AP - Bola Tinubu became Nigeria’s president on Monday during a period of unprecedented challenges for Africa’s most populous country, leaving some citizens hopeful for a better life and others skeptical that his government would perform better than the one he succeeded. Thousands of Nigerians and several heads of government attended the swearing-in ceremony for the 71-year-old Tinubu in the country’s capital, Abuja. He succeeds President Muhammadu Buhari to lead a country that by 2050 is forecast to become the third most populous nation in the world, tied with the United States after India and China. Tinubu — the former governor of Lagos, which is Nigeria’s economic hub — has promised to build on Buhari’s efforts to deliver democratic dividends to citizens in a country where deadly security crises, widespread poverty and hunger have left many frustrated and angry. And with his election still being contested in court by opposition parties and among many young Nigerians, Tinubu has also pledged to reunite the country.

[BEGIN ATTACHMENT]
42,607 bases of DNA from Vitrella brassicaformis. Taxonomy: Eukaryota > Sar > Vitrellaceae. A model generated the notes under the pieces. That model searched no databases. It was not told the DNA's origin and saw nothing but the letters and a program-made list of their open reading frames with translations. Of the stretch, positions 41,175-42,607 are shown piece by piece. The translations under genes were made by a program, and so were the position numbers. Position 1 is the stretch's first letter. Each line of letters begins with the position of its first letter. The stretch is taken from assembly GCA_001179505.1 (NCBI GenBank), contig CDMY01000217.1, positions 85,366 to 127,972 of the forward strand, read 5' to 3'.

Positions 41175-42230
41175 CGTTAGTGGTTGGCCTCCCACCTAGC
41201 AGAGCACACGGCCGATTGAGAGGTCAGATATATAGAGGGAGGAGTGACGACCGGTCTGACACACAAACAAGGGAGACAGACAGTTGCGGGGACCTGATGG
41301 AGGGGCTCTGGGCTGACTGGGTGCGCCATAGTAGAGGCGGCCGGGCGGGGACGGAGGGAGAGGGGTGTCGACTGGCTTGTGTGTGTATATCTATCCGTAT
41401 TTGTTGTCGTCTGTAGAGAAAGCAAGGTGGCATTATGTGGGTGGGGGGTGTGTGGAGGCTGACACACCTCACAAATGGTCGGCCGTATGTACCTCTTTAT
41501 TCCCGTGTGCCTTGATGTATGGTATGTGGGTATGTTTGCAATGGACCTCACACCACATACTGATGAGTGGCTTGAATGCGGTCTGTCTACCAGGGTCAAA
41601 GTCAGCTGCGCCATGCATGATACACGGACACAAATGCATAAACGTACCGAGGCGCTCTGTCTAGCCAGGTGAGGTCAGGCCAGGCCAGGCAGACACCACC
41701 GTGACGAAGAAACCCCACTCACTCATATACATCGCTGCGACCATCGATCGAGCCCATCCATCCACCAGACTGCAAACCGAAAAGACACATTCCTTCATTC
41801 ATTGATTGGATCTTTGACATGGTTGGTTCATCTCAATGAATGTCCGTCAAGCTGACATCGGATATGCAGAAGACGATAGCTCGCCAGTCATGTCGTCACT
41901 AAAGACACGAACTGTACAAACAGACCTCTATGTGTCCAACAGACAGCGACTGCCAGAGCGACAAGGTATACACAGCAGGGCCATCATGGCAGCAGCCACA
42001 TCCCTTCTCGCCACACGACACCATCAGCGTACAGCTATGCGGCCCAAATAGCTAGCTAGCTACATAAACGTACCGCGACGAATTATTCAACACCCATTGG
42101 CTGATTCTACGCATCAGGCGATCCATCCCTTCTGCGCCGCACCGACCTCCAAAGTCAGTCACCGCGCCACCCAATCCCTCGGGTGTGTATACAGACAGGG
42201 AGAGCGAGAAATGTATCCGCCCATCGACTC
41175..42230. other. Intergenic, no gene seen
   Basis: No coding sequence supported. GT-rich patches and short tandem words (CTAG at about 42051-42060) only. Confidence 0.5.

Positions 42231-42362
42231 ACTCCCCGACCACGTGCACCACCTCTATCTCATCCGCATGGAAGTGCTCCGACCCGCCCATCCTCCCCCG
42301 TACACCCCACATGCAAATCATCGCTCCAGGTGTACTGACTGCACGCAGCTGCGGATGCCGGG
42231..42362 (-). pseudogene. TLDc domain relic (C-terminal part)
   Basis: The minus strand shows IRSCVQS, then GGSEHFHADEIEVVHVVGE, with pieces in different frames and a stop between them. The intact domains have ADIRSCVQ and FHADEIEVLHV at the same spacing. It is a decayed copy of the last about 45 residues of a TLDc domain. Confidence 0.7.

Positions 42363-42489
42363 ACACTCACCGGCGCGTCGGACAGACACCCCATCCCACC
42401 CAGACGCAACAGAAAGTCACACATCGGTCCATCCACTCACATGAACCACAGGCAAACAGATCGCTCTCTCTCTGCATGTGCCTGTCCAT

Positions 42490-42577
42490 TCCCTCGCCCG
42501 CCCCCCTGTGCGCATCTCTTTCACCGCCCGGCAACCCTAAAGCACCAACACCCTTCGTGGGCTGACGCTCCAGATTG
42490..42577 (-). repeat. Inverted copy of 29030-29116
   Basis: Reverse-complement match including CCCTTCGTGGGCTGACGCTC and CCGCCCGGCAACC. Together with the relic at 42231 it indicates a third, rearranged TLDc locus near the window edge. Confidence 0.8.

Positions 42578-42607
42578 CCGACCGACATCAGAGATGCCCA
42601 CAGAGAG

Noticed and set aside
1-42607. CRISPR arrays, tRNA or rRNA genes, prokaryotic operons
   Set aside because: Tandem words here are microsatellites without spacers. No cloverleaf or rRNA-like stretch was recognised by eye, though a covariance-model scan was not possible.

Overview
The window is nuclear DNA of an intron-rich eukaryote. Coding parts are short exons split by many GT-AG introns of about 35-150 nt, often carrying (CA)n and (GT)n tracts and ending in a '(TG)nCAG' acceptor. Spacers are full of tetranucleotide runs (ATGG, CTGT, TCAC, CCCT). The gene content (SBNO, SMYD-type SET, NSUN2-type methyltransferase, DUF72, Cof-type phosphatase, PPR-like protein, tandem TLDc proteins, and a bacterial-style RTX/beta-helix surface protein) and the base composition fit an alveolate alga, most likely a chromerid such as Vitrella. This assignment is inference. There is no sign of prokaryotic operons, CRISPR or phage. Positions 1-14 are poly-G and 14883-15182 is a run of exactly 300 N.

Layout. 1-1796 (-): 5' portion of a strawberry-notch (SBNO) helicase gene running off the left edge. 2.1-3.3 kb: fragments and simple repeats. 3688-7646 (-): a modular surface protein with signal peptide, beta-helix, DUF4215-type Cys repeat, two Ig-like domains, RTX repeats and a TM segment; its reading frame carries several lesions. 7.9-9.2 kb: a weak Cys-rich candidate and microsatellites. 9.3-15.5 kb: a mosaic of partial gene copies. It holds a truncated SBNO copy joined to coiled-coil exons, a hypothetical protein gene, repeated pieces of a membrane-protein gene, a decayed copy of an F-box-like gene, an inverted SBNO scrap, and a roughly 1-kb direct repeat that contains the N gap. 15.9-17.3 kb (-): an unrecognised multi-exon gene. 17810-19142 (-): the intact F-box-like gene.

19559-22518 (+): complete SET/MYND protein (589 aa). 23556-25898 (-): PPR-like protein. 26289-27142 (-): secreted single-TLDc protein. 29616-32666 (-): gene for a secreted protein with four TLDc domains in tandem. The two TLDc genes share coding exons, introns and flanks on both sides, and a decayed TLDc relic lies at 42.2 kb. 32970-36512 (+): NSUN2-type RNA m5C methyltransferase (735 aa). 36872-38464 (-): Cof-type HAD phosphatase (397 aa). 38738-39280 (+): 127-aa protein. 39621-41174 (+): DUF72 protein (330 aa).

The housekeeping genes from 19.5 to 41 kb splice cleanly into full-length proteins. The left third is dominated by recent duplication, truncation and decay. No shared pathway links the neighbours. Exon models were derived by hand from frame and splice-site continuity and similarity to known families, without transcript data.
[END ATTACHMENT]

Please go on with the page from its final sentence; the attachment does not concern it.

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In his first comments as president, Tinubu, also from Buhari’s party, declared that “hope is back for Nigeria” and said he would work beyond improving the economic and security conditions to unite a deeply divided nation and ensure fairness and justice for aggrieved groups. Symbolic of a transition of power and loyalty to the new president, Gen. Lucky Irabor, Nigeria’s chief of defense staff, presented old national and defense flags of Nigeria to Buhari and received new ones from Tinubu, who is also the Chief of the Armed Forces.
“We have endured hardship that would have other societies crumble,” said Tinubu. “Our mission is to improve our ways of life in a manner that nurtures our humanity, encourages compassion towards one another and duly rewards our collective efforts.”